CLEARFIELD — Health screenings for incoming Davis County Jail inmates, a national pertussis outbreak and the steady climb of sexually transmitted diseases significantly raised the number of communicable disease cases reported in Davis County in 2012.
The number of cases is 27 percent more than the 2011 figures.
The county recorded 363 more cases in 2012 than in 2011, with 315 of those associated with STDs, pertussis and hepatitis C, said Davis County Health Department Epidemiologist Brian Hatch.
Hatch revealed the findings Tuesday at a Davis County Board of Health meeting.
The county health department in 2012 received 1,732 communicable disease reports, with chlamydia the No. 1 reported disease with 862 cases, Hatch said.
The county in 2011 received 1,369 disease reports, with chlamydia responsible for 739 of the cases.
As a result of the high chlamydia count, STDs made up nearly 54 percent of all cases reported in 2012, with gonorrhea cases more than doubling from the year before, Hatch said.
Gonorrhea cases jumped to 40 cases reported in 2012, from 18 cases in 2011.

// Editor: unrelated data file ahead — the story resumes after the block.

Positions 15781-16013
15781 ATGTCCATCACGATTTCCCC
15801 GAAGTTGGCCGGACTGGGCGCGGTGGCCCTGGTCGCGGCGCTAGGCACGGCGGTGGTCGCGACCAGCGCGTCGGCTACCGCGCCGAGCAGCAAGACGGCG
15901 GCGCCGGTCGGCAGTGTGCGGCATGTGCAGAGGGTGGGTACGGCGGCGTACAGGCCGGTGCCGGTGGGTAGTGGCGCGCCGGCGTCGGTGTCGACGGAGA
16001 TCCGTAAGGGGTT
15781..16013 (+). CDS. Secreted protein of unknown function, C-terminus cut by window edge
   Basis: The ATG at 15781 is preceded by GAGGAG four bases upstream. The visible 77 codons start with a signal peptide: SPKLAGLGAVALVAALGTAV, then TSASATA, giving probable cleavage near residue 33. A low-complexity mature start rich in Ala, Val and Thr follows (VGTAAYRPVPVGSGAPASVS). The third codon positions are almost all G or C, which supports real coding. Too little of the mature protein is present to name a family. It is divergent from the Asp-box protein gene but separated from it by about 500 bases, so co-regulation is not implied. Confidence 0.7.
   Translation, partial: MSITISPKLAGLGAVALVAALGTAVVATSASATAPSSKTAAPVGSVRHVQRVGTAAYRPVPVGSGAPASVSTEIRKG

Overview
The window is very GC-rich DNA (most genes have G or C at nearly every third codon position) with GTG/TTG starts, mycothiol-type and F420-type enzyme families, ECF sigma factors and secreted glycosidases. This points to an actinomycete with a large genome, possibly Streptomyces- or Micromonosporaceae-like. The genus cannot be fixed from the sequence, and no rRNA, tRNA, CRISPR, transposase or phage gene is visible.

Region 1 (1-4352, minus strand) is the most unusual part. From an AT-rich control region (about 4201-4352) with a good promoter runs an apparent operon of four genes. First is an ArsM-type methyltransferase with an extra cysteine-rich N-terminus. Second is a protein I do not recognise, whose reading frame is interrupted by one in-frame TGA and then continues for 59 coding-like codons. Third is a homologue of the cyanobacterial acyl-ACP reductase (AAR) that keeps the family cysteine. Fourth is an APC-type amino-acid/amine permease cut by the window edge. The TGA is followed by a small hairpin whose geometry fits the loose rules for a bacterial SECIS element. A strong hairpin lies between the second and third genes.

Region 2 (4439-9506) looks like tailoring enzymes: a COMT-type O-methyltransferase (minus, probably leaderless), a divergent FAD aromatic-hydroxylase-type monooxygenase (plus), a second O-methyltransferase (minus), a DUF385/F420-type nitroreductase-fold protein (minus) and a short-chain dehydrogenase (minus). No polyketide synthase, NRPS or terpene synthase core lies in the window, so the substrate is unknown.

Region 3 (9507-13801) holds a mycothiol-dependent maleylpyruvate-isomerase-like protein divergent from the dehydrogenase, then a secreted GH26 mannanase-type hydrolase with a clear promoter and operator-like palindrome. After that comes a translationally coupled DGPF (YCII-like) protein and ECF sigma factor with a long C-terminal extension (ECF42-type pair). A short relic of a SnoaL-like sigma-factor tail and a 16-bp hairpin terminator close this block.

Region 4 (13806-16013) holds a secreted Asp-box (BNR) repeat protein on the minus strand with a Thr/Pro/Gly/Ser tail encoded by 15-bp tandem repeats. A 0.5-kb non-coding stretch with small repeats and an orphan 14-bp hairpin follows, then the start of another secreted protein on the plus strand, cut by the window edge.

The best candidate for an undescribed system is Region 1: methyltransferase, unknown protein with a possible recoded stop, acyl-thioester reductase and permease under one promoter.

“Half of our time is spent on STDs here,” Hatch said, “and we are chasing our tails.”
When it comes to reaching the demographic that predominantly contracts and spreads STDs — young adults between ages 18 and 29 — there is a lack of public education addressing disease prevention, Hatch said.
In Utah, STDs are something that is generally not talked about, he said.
This year’s communicable disease case numbers are also on the rise as the result of a pertussis outbreak and some hepatitis C cases discovered through health screenings for incoming jail inmates.
Using a grant awarded to the county in 2012, Hatch said, HCV testing was conducted in the jail for inmates entering the correctional facility.
There were 753 inmates screened for HCV, with 60 testing positive, he said.
“Most of those who tested positive were at high risk for infection, yet were unaware of their infection,” Hatch said in his report.
Those testing positive received counseling, were encouraged to seek confirmatory testing and were provided with resources within the community upon their release from jail, he said.
In 2012 the county health department also experienced a significant increase in the number of pertussis cases reported, with the department going from investigating an average of 25 cases per year, based on a five-year average, to investigating 139 cases in 2012.
This elevated trend was noted across the state and country, with 1,450 cases of pertussis reported in Utah, resulting in one death, and a 3 percent hospitalization rate, Hatch said.
The full county health’s communicable disease report for 2012 can be found at www.daviscountyutah.gov/health under the communicable disease heading.